Is this really the argument SDCTA is giving as taxpayer protection in exchange for supporting the bond, because Grossmont ‘kept their word?’
-Grossmont Union High School District produced details about financials and management. BB includes a specific spending plan aimed at real priorities.
VOTE YES ON MEASURE BB.
So, what did the SDCTA do with those detailed financials and "management”…? Did they review Prop U's performance audits since 2009? Because if they had they would have found that the performance audits were not tied to the project list that was passed by the voters in 2008 in Prop U in accordance with Prop 39 law, but rather, the auditor tested against the 2009 Master Facilities Plan update.
This is not in compliance with the law.
Random thoughts: The statement below was made on May 26, 2016 by SDCTA's President & CEO, Haney Hong, in reference to Grossmont’s use of Bond funds spent on its attorneys’ fees in the Alpine matter:
“This expenditure of taxpayer funds, regardless of whether it meets the letter of the law, certainly doesn’t meet the spirit of the bond proposal and seems highly inappropriate,” Hong told Times of San Diego after a request for comment.
“More importantly, it could have been avoided completely if the district had followed the expenditure plan promised in its [Proposition U] bond measure.”
…Haney Hong, President & CEO SDCTA
I believe Mr. Hong was right when he said this could have been avoided, but he goes on to say, if the District had followed the expenditure plan promised... but what "promised" expenditure plan was he talking about in Prop U and what expenditure plan is SDCTA talking about in Prop BB, as neither Bond Measures have expenditure plans? How can an expenditure plan exist without a "specific" list of projects set by the Board?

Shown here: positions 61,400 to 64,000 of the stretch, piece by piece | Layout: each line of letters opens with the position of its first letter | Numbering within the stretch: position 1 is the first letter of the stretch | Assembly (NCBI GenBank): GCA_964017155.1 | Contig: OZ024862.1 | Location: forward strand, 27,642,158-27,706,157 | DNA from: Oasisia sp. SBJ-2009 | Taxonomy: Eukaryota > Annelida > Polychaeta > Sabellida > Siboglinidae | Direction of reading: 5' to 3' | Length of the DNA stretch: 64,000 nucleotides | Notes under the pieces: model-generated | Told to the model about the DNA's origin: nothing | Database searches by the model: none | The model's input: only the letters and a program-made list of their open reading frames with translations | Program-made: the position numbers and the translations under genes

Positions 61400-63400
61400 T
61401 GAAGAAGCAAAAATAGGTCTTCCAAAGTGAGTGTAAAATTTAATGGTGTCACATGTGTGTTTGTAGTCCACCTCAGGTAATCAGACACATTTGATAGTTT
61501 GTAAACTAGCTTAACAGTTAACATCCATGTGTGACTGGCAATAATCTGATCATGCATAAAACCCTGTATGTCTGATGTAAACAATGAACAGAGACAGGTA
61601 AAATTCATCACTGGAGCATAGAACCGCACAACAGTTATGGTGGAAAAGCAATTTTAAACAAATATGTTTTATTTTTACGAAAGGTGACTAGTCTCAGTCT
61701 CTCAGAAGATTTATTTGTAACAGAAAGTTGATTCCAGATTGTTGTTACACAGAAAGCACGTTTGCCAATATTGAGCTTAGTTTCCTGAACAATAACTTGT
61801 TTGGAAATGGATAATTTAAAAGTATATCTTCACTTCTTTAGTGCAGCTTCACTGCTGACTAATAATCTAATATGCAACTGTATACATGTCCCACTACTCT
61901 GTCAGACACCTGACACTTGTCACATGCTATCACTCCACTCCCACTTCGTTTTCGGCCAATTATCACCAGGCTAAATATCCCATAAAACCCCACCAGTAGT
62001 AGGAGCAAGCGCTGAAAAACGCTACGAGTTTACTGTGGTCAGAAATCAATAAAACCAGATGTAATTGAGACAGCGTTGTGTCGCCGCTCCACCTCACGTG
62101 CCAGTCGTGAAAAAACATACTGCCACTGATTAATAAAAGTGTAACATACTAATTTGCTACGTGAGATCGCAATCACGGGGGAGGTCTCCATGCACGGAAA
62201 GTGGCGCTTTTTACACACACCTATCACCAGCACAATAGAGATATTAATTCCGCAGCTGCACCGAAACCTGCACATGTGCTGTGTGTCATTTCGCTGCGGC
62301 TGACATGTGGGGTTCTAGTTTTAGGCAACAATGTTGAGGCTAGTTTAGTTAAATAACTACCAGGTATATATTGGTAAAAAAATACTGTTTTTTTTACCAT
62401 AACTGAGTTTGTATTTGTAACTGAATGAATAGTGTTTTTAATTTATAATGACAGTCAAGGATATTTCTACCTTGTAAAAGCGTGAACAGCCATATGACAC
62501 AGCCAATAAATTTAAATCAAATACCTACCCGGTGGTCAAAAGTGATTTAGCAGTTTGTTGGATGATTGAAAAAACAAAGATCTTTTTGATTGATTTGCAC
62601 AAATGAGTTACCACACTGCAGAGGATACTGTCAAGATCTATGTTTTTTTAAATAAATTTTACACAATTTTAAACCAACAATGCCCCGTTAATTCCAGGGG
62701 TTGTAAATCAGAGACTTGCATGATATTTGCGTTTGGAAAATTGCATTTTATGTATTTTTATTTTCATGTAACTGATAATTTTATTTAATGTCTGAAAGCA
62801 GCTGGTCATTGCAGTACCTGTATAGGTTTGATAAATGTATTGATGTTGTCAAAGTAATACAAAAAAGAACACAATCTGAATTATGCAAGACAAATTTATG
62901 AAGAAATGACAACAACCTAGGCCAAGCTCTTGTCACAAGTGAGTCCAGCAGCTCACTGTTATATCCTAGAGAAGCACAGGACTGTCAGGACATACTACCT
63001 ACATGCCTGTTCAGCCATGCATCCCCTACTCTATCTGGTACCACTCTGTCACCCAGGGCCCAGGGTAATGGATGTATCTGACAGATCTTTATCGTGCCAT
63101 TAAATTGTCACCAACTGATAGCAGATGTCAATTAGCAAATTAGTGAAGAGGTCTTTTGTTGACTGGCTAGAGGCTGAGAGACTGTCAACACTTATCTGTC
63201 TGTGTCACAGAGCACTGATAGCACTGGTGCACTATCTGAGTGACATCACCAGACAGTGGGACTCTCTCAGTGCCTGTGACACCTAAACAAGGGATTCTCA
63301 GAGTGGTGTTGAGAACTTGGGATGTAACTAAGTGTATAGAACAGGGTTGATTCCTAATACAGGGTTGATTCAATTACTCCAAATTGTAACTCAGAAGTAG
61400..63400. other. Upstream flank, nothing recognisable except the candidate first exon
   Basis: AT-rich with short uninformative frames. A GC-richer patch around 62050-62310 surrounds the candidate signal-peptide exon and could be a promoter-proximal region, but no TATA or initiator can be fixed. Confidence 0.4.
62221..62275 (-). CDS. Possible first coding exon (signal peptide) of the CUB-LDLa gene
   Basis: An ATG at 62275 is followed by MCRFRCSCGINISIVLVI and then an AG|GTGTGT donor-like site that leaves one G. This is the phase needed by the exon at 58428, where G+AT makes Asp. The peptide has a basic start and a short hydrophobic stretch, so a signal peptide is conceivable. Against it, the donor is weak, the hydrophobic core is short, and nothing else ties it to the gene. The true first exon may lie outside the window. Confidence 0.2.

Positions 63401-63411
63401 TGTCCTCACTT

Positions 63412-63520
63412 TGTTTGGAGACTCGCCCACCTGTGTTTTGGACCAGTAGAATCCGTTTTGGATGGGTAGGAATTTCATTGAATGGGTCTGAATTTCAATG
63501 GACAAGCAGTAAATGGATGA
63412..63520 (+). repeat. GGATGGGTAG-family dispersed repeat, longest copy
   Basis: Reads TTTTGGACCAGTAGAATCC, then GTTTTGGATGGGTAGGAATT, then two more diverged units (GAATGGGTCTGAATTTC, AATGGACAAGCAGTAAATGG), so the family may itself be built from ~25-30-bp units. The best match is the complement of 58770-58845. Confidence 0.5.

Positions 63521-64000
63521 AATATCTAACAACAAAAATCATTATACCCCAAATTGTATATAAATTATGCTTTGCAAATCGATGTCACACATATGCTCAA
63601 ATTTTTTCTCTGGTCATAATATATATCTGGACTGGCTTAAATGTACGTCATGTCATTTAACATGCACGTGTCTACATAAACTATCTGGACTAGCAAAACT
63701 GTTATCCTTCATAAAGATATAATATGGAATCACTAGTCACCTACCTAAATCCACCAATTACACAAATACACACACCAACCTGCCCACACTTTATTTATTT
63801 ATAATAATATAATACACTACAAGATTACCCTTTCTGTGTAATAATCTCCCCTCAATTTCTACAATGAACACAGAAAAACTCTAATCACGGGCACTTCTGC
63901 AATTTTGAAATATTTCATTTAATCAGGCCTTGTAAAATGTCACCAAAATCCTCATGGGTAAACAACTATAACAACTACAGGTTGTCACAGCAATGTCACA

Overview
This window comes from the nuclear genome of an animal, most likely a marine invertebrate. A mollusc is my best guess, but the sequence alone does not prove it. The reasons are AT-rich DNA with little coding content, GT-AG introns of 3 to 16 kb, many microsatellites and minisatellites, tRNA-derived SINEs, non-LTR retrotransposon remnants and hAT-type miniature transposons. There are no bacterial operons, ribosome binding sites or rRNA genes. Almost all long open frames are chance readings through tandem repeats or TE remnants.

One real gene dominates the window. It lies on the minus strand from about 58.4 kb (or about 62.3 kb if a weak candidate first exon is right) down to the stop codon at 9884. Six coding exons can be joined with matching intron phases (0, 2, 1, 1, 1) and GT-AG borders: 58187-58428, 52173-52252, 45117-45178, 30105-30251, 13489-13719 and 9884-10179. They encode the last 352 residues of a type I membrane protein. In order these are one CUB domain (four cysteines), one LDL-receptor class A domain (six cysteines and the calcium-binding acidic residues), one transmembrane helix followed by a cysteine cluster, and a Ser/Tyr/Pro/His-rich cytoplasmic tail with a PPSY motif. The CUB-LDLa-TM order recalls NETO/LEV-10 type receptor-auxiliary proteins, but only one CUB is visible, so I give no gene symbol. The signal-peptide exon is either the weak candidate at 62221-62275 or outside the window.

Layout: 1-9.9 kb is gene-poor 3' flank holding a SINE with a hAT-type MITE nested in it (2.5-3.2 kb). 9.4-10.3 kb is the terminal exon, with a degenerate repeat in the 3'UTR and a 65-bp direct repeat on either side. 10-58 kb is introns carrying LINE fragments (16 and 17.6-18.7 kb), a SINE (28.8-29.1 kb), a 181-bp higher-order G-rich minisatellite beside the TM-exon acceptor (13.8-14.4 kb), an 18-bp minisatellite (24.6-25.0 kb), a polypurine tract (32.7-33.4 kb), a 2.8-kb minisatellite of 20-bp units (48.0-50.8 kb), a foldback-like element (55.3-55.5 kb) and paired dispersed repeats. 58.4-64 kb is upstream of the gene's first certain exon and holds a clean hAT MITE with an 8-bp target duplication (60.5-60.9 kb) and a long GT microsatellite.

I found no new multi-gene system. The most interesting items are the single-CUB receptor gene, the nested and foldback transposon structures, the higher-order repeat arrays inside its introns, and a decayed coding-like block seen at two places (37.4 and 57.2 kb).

Contrary to SDCTA's statement made here, there is NO clear spending plan or otherwise, and NO prioritized list in the BB Bond Measure. Shame on the SDCTA, this is a false statement!!! The Bond amount ($128M) falls short of having the funds ($670M) necessary to cover all the projects listed, thus, the disclaimer, "there are no guarantees that projects listed will get done." What kind of taxpayer protection is that? You don’t need a disclaimer with a plan and a thoughtful list of projects? Disclaimers are for manipulating the process.
Staff has said on occasion that they need to get voter authorization for everything in order to give the District flexibility to later decide which projects will get done. This thinking was supposed to be abolished with the accountability measures promised in Prop 39, the law that lowered the passage rate to 55% and which requires a "specific" list of projects to be put before the voters for approval.
Based on an honest review of the facts, how can the SDCTA, whose purpose is to protect the taxpayers, specifically, when deciding whether to endorse these bonds and uphold the law, support Grossmont's Prop BB? Who really stands to gain, the taxpayer? I think not!
-Give our students a fair chance for a successful career.
Give our taxpayers an honest bond!
The opinions in this editorial reflect the views of the author and do not necessarily reflect the views of East County Magazine. To submit an editorial for consideration, contact firstname.lastname@example.org.